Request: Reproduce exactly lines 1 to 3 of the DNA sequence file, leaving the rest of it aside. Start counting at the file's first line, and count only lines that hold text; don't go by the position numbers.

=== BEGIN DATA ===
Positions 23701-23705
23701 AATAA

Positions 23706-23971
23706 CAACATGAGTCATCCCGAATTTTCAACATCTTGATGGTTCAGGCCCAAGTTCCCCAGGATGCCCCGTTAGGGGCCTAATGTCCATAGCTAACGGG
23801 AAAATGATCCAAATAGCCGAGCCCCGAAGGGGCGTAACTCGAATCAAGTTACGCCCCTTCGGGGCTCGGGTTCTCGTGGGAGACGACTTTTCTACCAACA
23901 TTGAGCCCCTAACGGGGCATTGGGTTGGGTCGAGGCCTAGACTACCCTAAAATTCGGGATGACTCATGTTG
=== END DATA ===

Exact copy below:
Positions 23701-23705
23701 AATAA

Positions 23706-23971